Hokusai drew a lion every day of his life. Like a ritual, to make the day peaceful.
Take a trip to Japan from around 1820. Imagine an artist, print artist, painter and etcher. For the sake of convenience, assume he is listening to the name Hokusai. And that the name means Studio of the North.
It is probably easier to put yourself in the position of a man who is about to marry the woman of his dreams. That is not tied to time and place.
Hokusai is a famous man, and buying a drawing from him for your future is a wonderful, valuable and expensive gift.
Three months before the wedding ceremony, the man visits Hokusai and orders a drawing of a lion. The drawing will be ready for the wedding. The price has been agreed.
A month before that date, the man asks Hokusai how the lion is doing. Hokusai responds somewhat surprised that he has not started yet.
A week before the wedding the man asks again about the progress and receives the same answer.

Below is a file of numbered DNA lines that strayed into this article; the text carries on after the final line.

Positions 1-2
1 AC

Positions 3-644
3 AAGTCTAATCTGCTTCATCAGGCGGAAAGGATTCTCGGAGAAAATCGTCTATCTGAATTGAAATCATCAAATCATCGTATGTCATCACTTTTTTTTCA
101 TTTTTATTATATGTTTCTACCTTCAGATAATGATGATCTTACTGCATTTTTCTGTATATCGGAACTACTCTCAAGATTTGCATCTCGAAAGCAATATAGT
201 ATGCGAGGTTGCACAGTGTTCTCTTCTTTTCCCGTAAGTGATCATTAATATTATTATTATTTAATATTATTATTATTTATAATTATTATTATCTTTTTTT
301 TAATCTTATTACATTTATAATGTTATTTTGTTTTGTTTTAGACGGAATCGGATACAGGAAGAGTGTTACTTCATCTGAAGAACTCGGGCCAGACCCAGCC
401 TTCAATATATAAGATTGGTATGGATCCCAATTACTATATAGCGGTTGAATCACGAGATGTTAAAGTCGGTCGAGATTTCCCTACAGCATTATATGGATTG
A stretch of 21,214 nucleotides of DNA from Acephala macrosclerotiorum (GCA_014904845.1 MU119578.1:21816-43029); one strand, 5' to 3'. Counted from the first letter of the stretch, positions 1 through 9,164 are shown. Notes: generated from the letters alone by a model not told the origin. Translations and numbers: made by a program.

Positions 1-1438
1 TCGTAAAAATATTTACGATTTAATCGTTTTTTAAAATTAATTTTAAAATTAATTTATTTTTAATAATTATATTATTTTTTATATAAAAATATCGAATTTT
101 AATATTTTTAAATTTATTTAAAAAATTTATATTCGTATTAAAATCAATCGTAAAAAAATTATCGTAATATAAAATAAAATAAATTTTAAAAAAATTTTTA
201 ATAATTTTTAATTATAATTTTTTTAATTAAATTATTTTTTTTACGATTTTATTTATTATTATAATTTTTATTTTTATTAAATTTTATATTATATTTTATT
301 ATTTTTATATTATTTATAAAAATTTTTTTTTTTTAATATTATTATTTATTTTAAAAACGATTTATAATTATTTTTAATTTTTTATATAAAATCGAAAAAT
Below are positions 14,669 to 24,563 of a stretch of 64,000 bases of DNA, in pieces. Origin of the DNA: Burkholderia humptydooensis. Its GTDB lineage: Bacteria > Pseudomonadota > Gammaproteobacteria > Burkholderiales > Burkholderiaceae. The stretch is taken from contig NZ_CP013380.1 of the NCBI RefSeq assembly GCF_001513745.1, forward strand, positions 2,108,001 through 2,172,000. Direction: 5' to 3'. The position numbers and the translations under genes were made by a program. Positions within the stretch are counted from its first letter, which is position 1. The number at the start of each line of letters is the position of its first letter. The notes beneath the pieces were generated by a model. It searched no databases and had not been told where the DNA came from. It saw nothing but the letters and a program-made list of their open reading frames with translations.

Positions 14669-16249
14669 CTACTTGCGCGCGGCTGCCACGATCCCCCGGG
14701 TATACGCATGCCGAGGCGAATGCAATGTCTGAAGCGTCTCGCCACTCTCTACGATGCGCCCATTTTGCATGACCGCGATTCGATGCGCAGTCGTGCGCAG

On the day of the wedding ceremony, the man nervously reports to Hokusai. He comes to pick up the lion. However, this is not yet ready. Whether he wants to come back in an hour. Disappointed and almost in a panic, the man reports again an hour later. He is kindly received and taken to the studio. There Hokusai takes a sheet of paper and paints a lion in one smooth motion. The lion.
The man is stunned, the lion is more beautiful than he could ever have imagined, but made so quickly that his eye could not follow it. “It’s beautiful, master, but so much money for such a small effort?”
Hokusai sighs and gestures for the man to follow him. They go through a corridor, a room, another corridor and finally end up in a room that is full of cupboards. The walls are completely hidden from view by cupboards that reach to the ceiling. Hokusai opens the doors of a few and tens, hundreds, thousands of drawn lions tumble out.
“You understand,” says Hokusai, “these lions determine the price of your lion. I have been living with these lions for 50 years, so that your lion could be born today. ”
The man bowed shyly, paid the bill and ran hopefully, with the Lion under his arm, to his future wife.
Painting: Marian de Neef